Excuse me?? This is a joke, right? "C'mon, I'll get you a glass of wine, do you want red or white? And let me listen to something on your CD, I'll sing some back-up. You have to do it, that's the deal." Hey, a deal's a deal, right? So I went up to the little area behind the cockpit and got out my guitar that they had waiting for me and tuned up - cracking up and thinking this was so crazy , but who gets to play music at 30, 000 feet, what the hell, why not?? Sean dialed the phone that he said was just for the pilots to hear, and we jammed on three of my tunes, "Sycamore Street", "Till We Meet Again", and "When My Eyes Met You"!!! And Sean the Steward sung some cool background parts, while another steward, Robert, took these pictures on his digital camera, and was so excited when I told him I wrote for the SF Herald. Little did I know that the whole plane was in on the deal, whether they wanted to be or not!!! Several people came up front to check us out! Everybody applauded! The president of "Meals On Wheels" in White Plains, NY gave me his card and invited me to stay at his house with his family and somebody put some money in a cup! (I gave it to Sean). Sean promised me he would learn all my songs on the CD and come into the West Village on September 3 for my gig at the Bitter End and sing background for me - he wrote down his numbers in Philly on a napkin that said, "I love your voice!!" It was absolutely hilarious - and a blast!! Then one of the pilots tried to get me to join them after we landed: at a cheesy kareoke bar across the street from La Guardia Airport!! Tempting, but I politely took my leave...


And sadly, ladies and gentlemen, this is a rare, little slice-of-life pie that no one will get a taste of in this lifetime again...



Other NYC highlights (and celebrity sightings)...

Saturday, August 25: Stayed with my good friend Lucy the first couple of days in Astoria, a charming little part of Queens. The weather was perfect, like in the fall, warm and sunny, not humid at all! Took the train into Manhattan and checked out SAM ASH ( a music store, not a guy) on 48th St. and played my first Taylor 12 string guitar. I now feel closer to God. "Oh Lord, won't cha buy me a Taylor 12 string guitar?..." (or find me a used one? Retail price listed at $2296.00!!!)...Sunday, August 26: Very sad morning: 22 year old R&B singer/actress and Brooklyn, NY native Aaliyah was killed in a plane crash. It was all over the local news, she was very loved here. I remember when she first got signed when I was working at the record labels in NY in '94. Shades of things to come: how quickly a bright candle can be snuffed out...Brunch on the Upper West Side at ERNIE's (a restaurant, not a guy)) and shopping at the flea market. Seen strolling down Columbus Avenue on a Sunday afternoon by himself, his big hair, perfectly coifed: Dustin Hoffman...Walked through Central Park, (where I used to play music and trade tunes for portraits with the artists and cartoonists) and all around mid-town Manhattan for hours...Monday, August 27: My birthday!!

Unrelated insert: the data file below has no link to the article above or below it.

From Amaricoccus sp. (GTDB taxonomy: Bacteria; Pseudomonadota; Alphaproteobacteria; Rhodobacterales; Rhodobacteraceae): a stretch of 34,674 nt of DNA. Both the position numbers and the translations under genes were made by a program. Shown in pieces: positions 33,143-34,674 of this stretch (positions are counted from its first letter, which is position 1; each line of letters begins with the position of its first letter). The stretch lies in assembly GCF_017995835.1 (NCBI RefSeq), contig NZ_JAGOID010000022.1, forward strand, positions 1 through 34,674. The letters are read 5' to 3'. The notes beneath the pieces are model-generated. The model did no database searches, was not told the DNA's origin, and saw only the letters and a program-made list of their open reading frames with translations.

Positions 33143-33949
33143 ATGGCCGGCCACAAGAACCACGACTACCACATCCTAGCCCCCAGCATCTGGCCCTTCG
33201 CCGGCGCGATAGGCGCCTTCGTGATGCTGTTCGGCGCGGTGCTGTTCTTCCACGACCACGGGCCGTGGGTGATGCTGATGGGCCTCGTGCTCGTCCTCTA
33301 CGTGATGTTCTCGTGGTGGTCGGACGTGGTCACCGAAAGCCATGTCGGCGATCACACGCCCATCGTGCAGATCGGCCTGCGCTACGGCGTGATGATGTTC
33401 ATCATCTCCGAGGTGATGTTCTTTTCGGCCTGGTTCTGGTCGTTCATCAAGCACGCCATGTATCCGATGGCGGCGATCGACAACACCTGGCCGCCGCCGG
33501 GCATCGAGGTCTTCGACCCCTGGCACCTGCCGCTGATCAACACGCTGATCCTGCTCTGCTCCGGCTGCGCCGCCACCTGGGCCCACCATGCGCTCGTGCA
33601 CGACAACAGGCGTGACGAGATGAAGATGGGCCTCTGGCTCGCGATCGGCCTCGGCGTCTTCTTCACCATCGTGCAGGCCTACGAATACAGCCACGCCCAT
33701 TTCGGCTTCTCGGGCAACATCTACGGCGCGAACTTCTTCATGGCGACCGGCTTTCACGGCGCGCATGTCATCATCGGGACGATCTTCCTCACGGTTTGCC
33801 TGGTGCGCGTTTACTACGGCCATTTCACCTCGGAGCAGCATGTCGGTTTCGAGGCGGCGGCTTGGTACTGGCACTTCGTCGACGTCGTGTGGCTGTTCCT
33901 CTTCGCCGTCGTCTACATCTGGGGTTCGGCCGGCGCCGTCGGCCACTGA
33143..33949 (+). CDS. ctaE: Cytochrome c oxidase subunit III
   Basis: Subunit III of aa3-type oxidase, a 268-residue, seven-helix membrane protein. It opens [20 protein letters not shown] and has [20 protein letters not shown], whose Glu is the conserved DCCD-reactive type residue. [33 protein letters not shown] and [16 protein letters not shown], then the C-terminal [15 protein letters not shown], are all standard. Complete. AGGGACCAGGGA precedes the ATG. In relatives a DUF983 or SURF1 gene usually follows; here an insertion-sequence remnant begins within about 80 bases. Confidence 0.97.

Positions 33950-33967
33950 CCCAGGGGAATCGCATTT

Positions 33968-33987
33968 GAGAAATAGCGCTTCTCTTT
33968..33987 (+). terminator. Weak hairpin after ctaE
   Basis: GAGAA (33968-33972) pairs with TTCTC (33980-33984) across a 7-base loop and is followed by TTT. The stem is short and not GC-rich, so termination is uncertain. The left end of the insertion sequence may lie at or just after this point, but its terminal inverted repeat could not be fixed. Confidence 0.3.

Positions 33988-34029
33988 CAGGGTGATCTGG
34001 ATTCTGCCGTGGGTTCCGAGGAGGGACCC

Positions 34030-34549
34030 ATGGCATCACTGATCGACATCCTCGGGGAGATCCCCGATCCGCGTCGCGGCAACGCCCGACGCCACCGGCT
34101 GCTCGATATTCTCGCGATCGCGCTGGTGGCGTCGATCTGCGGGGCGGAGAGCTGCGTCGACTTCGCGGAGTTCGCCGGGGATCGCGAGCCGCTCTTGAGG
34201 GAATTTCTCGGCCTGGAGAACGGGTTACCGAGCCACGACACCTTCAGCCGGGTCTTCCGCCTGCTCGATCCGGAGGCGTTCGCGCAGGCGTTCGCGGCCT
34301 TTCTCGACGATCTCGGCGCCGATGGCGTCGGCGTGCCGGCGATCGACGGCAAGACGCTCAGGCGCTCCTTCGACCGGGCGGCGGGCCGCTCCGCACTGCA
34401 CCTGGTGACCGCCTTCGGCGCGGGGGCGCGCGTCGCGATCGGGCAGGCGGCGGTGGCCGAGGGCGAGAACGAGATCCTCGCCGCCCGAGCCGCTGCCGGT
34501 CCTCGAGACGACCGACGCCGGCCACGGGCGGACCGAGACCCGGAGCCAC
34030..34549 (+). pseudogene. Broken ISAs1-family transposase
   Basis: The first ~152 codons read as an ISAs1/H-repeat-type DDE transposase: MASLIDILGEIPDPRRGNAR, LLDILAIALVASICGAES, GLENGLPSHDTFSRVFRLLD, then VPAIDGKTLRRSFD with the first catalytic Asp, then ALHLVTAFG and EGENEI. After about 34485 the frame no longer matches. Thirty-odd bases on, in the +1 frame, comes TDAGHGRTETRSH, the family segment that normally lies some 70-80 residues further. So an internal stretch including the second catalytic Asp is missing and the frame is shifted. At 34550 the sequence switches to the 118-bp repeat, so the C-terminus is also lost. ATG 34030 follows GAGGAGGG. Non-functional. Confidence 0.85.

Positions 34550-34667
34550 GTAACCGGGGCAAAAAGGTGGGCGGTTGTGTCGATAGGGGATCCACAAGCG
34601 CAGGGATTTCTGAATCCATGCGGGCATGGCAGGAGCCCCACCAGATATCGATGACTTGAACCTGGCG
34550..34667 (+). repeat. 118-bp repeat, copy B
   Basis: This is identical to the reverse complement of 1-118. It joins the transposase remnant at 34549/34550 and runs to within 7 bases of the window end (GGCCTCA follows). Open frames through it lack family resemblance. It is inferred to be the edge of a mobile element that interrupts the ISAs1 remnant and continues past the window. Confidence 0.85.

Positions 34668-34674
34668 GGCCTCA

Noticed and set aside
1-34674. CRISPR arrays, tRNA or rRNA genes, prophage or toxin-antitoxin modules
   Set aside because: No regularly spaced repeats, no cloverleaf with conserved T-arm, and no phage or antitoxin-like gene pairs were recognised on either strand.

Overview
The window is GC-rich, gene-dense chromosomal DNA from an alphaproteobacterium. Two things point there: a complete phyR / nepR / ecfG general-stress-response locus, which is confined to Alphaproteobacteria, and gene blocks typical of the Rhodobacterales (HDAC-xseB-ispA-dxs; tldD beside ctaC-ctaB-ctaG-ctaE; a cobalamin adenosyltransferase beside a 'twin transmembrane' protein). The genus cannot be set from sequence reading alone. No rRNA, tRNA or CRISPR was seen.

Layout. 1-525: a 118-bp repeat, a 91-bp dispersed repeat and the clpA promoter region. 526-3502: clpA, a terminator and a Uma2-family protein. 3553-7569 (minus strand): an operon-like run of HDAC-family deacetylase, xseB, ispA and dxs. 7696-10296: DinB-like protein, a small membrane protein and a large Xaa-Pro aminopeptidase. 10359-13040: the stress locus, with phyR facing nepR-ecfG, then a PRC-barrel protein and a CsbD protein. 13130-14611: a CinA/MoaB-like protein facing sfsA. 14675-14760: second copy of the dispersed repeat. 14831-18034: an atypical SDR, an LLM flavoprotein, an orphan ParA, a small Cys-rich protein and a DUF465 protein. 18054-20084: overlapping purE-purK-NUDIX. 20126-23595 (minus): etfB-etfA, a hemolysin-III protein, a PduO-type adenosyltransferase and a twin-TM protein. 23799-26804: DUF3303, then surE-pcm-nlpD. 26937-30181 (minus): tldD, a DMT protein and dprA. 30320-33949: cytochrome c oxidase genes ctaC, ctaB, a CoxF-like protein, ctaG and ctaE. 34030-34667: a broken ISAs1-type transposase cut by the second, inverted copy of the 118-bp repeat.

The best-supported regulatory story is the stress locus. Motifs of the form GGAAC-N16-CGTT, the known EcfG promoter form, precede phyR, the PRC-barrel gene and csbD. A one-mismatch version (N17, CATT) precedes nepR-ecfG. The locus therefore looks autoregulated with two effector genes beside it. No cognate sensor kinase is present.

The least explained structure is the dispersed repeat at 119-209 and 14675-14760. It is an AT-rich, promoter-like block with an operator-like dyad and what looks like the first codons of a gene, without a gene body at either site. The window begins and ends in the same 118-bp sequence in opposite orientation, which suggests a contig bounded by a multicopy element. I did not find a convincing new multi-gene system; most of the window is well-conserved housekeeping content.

Received phone calls and e-mails from my buddy and subletee' bass player Keith Golden from Dido's band, guitar player Steve Conte from Billy Squire's band, drummer Simon Kirke from Bad Company (none of whom I got to see , unfortunately) my illustrious publisher, Gene Mahoney, and my mom, Doris, among many others. Schlepped from Queens to East 34th St.. in Manhattan to stay with my cousin Nathan and his wife and kid and two cats in their loft above a bike shop. The first view of the Manhattan skyline crossing the 59th Bridge still takes my breath away Got taken to dinner downtown at the TRIBECCA GRILL, ( and wore my famous SF Herald Night blue fishbone dress) which is owned by Robert DeNiro and Sean Penn, who obviously were not informed of this important event and neglected to make an appearance! The nerve! Very expensive, boys and girls. Drinks later at a cool little bar in midtown called ZANZIBAR, where some friends showed up to wish me many happy returns. A low key, but pleasant affair...Tuesday, August 28: ran along the East River, which I haven't done since I used to live on 14th St. between 2nd and 3rd, back in 1990! Man, has it changed! Had a meeting with my NY ASCAP rep, English bloke Michael Stack, who suggested I get my song "Sycamore Street" (SF Chronicle Film Critic Mick Lasalle's favorite) over to then A&R rep at RCA/BMG, and fellow Brit, Dave Novik, someone who has given me the runaround since 1991, for Natalie "Torn" Imbruglia's long delayed second record.